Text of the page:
California’s top court clarifies independent contractor vs. employee for employers

California’s top court clarifies independent contractor vs. employee for employers

On April 30, 2018, the California Supreme Court issued its long-awaited opinion in Dynamex Operations West, Inc. v. Superior Court, clarifying the standard for determining whether workers in California should be classified as employees or as independent contractors for purposes of the wage orders adopted by California’s Industrial Welfare Commission (“IWC”).

The Court held that there is a presumption that individuals are employees, and that an entity classifying an individual as an independent contractor bears the burden of establishing that such a classification is proper under the “ABC test” used in some other jurisdictions.

To meet this burden, the hiring entity must establish each of the following three factors, commonly known as the “ABC Test”:

(A) that the worker is free from the control and direction of the hiring entity in connection with the performance of the work, both under the contract for the performance of the work and in fact; and

(B) that the worker performs work that is outside the usual course of the hiring entity’s business; and

(C) that the worker is customarily engaged in an independently established trade, occupation, or business of the same nature as the work performed.

Fail just one part, and the worker is an employee under California wage and hour law. This new test is even stricter than most other states’ “ABC Tests”, which usually include two ways that Part B can be satisfied.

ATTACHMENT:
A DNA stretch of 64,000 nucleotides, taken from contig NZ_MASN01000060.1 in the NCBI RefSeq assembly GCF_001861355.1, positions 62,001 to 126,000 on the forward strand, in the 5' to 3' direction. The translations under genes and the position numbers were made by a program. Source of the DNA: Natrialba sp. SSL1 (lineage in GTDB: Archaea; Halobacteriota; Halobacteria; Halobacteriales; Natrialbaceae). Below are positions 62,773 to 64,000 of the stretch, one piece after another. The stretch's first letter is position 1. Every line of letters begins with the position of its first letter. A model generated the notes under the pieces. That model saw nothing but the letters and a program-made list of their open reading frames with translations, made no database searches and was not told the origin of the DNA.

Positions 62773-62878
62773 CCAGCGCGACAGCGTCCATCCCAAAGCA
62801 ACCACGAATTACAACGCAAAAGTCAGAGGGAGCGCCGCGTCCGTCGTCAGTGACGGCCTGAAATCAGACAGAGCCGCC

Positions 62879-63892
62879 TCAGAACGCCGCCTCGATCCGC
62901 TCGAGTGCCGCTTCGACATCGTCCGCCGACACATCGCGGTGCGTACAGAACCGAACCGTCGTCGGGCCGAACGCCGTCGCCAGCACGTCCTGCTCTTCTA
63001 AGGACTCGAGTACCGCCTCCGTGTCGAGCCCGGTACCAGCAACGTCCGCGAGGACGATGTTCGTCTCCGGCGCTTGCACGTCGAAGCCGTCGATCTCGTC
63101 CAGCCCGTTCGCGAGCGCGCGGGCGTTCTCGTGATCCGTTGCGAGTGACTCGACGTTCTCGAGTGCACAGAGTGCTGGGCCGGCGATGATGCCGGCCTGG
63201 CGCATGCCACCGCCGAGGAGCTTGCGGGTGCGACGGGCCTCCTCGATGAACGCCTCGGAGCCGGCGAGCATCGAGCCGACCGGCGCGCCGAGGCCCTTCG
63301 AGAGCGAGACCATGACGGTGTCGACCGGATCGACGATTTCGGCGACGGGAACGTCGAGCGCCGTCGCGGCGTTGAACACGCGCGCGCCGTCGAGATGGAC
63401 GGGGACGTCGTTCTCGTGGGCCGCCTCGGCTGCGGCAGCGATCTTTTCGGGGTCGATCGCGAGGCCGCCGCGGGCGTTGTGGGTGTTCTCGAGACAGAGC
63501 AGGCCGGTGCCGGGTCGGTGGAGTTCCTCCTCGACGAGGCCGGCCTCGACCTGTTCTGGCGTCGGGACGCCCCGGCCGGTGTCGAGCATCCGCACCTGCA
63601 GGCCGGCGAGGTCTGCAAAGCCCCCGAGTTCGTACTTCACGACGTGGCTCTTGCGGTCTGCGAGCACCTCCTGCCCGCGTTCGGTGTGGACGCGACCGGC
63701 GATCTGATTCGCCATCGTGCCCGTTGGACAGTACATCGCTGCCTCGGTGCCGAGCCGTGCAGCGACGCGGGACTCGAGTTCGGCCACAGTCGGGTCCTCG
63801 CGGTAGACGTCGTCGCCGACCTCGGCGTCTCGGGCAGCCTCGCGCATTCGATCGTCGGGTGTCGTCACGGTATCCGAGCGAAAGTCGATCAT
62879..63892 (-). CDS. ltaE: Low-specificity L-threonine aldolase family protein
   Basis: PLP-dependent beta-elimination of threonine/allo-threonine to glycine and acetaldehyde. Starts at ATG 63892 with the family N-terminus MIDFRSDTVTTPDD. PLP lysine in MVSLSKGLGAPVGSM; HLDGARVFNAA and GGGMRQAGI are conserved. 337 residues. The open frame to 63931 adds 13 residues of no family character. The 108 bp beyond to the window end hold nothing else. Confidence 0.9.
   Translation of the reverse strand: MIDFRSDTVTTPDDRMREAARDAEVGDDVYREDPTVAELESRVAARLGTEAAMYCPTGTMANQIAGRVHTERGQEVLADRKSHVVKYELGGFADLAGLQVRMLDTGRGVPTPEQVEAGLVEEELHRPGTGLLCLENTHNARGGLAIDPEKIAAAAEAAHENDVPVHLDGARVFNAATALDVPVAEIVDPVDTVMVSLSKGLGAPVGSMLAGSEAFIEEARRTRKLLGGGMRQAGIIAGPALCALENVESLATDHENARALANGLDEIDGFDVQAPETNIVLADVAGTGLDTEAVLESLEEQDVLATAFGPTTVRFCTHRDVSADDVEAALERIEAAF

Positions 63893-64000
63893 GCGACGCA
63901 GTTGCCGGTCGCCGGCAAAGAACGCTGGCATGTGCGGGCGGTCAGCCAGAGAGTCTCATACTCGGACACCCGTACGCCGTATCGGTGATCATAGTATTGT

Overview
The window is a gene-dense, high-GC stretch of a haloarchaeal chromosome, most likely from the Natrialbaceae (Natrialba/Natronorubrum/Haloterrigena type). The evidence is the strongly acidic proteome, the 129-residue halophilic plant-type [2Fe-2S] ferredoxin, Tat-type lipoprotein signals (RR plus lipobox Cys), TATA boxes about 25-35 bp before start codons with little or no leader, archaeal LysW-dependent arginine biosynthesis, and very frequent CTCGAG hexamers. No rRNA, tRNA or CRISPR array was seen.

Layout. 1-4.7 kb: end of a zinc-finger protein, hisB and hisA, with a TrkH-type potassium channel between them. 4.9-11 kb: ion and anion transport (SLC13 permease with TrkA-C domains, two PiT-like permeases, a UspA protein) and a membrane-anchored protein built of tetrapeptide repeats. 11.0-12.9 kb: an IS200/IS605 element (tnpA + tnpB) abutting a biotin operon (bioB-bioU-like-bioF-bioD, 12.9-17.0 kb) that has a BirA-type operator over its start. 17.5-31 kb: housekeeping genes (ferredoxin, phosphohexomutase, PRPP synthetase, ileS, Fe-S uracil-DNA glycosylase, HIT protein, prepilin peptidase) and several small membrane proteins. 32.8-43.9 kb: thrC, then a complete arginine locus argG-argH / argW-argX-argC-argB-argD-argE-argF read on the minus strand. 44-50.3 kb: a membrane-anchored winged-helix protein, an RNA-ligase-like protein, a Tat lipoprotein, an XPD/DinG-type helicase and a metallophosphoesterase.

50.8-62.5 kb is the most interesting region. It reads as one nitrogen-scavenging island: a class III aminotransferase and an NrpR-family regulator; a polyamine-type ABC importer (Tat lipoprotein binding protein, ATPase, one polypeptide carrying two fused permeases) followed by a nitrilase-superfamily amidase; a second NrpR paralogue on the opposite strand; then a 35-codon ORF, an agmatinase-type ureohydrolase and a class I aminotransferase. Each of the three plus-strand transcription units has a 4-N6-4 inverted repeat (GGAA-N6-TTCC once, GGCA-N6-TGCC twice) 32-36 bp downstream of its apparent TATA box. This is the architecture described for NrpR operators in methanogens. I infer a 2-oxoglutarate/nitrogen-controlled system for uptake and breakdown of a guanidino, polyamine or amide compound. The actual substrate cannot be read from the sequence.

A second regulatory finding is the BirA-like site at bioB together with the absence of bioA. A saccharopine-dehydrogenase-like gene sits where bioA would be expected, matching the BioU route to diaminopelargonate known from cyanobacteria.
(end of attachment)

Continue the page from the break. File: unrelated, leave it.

California employers will now need to reevaluate the way they treat independent contractors under the “ABC Test” to determine whether any or all such workers should be reclassified.

2018 Business Tax Deadlines for 2017 Tax Filing

2018 Business Tax Deadlines for 2017 Tax Filing

2018 Business Tax Deadlines for 2017 Tax Filing

Your business’s tax return deadline is based on its entity type, whether or not you plan on filing an extension, and if there are any weekend or federal holidays in the picture.

The table below details when each type of business entity needs to file 2017 taxes in 2018 (using the calendar year)

 Entity Type Tax Deadline Due Date
Original deadline for partnerships (Form 1065) and S Corporations (Form 1120S) March 15, 2018
Original deadline for C Corporations (Form 1120) and individuals (Form 1040) April 17, 2018
Original deadline for exempt organizations (Form 990) May 15, 2018
Final deadline for partnerships and S Corporations (with extension) September 17, 2018
Final deadline for C Corporations and individuals (with extension) October 15, 2018
Final deadline for exempt organizations (with extension) August 15, 2018

 

Typically, the tax return due date for flow-through entities is the fifteenth day of the third month of the company’s fiscal year. So the S Corporation and LLC tax return due date in 2018 will fall on March 15 (for partnerships that follow the calendar year). The extended due date for flow-through taxes will be September 17, 2018.